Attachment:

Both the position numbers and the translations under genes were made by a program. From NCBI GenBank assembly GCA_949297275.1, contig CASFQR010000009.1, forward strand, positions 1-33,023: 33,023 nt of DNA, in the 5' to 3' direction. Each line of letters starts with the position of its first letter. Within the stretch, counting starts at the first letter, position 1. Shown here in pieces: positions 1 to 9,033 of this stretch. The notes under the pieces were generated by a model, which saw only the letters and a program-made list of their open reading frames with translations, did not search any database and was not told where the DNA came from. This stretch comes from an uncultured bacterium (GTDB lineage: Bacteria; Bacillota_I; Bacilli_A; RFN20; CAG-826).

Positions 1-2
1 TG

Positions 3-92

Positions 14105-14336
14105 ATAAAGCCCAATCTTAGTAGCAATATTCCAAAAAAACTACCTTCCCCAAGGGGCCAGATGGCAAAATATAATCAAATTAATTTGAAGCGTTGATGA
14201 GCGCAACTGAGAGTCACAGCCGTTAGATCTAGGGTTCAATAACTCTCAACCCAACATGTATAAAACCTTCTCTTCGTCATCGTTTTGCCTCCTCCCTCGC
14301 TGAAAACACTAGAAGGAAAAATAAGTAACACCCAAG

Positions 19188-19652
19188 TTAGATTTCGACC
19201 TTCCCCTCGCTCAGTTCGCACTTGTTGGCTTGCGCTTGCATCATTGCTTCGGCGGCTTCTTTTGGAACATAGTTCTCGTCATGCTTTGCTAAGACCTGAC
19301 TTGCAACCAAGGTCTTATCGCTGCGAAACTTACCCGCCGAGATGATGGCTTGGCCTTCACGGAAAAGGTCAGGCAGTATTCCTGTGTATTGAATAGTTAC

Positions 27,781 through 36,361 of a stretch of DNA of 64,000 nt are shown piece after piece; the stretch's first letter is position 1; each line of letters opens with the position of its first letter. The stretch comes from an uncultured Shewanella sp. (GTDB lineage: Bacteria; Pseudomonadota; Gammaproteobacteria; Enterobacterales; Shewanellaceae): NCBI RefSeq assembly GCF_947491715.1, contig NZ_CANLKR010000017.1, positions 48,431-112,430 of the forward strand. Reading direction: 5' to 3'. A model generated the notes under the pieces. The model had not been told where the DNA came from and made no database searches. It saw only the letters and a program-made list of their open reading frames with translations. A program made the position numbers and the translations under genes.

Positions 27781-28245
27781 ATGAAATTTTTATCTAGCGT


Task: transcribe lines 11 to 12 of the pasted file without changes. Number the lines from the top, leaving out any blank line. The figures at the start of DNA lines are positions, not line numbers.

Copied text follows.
19201 TTCCCCTCGCTCAGTTCGCACTTGTTGGCTTGCGCTTGCATCATTGCTTCGGCGGCTTCTTTTGGAACATAGTTCTCGTCATGCTTTGCTAAGACCTGAC
19301 TTGCAACCAAGGTCTTATCGCTGCGAAACTTACCCGCCGAGATGATGGCTTGGCCTTCACGGAAAAGGTCAGGCAGTATTCCTGTGTATTGAATAGTTAC